When performing interworking between T.140 data channels and real-time text in other transports and protocols, a number of factors need to be considered. At the time of writing this document, the most common IP-based real-time text transport is the RTP-based mechanism defined in [RFC 4103]. While this document does not define a complete interworking solution, the list below provides some guidance and considerations to take into account when designing a gateway for interworking between T.140 data channels and RTP-based T.140 transport:
  • For each T.140 data channel, there is an RTP stream for real-time text [RFC 4103]. Redundancy is by default declared and used on the RTP stream. There is no redundancy on the T.140 data channel, but the reliable property [RFC 8864] is set on it.
  • During a normal text flow, T140blocks received from one network are forwarded towards the other network. Keepalive traffic is handled by lower layers on the T.140 data channel. A gateway might have to extract keepalives from incoming RTP streams and MAY generate keepalives on outgoing RTP streams.
  • If the gateway detects or suspects loss of data on the RTP stream and the lost data has not been retrieved using a redundancy mechanism, the gateway SHOULD insert the T.140 missing text marker [T140ad1] in the data sent on the outgoing T.140 data channel.
  • If the gateway detects that the T.140 data channel has failed and got torn down, once the data channel has been reestablished the gateway SHOULD insert the T.140 missing text marker [T140ad1] in the data sent on the outgoing RTP stream if it detects or suspects that data sent by the remote T.140 data channel endpoint was lost.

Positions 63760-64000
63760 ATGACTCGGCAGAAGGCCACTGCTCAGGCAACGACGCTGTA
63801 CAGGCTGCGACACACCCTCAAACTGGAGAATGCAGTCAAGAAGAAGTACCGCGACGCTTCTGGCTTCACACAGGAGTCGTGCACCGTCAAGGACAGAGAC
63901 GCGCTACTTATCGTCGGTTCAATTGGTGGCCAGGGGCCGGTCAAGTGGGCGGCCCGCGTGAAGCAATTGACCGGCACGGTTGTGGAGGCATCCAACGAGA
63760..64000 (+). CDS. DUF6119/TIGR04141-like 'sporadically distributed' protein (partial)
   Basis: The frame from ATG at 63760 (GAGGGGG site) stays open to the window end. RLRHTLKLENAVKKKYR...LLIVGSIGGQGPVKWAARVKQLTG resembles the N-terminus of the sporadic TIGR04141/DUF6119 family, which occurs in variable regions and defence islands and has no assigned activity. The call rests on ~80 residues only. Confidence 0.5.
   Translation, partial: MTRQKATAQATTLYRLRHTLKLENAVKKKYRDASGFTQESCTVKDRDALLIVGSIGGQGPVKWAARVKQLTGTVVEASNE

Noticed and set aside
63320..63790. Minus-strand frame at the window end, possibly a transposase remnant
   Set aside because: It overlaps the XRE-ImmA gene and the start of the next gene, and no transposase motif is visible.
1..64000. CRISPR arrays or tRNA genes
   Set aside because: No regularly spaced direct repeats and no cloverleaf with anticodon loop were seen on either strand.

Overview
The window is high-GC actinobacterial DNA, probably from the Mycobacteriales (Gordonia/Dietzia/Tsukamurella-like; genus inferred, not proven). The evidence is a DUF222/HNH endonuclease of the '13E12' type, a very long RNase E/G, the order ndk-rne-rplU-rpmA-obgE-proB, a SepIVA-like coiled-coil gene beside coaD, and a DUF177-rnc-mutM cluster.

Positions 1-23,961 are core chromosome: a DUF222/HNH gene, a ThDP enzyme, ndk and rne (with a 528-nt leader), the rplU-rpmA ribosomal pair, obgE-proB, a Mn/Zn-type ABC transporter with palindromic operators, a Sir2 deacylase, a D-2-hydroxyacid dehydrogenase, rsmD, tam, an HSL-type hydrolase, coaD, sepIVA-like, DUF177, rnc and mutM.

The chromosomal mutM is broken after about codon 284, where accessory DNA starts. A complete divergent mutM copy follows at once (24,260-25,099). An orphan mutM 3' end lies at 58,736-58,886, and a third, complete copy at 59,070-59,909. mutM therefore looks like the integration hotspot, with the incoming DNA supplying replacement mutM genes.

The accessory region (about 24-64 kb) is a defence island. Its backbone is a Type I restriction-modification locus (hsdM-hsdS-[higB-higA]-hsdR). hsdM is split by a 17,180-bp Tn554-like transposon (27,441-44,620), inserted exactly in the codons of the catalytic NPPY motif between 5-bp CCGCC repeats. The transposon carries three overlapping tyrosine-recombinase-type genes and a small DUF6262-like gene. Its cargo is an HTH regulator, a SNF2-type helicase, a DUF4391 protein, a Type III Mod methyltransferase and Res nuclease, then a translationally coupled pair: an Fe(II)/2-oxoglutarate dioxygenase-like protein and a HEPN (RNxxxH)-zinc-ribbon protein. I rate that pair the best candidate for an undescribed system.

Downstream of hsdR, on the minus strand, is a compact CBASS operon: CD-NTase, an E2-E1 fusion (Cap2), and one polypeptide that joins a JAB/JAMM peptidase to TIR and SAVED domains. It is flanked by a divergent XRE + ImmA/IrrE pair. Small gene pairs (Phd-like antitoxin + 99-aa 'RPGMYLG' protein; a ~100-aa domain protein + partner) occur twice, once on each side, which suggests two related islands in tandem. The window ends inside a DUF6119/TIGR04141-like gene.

• If the gateway detects that the T.140 data channel has failed and got torn down, once the data channel has been reestablished the gateway SHOULD insert the T.140 missing text marker [T140ad1] in the data sent on the outgoing T.140 data channel if it detects or suspects that data sent or to be sent on the T.140 data channel was lost during the failure.
  • The gateway MUST indicate the same text transmission direction (Section 4.2.3) on the T.140 data channel and the RTP stream.
Top   ToC   RFCv3-8865

7.  Update to RFC 8373

This document updates [RFC 8373] by defining how the SDP 'hlang-send' and 'hlang-recv' attributes are used for the "application/webrtc-datachannel" media type.
SDP offerers and answerers MUST NOT include the attributes directly in the "m=" section associated with the "application/webrtc-datachannel" media type. Instead, the attributes MUST be associated with individual data channels, using the SDP 'dcsa' attribute. A specification that defines a subprotocol that uses the attributes MUST specify the modality for that subprotocol, or how to retrieve the modality if the subprotocol supports multiple modalities. The subprotocol is indicated using the SDP 'dcmap' attribute.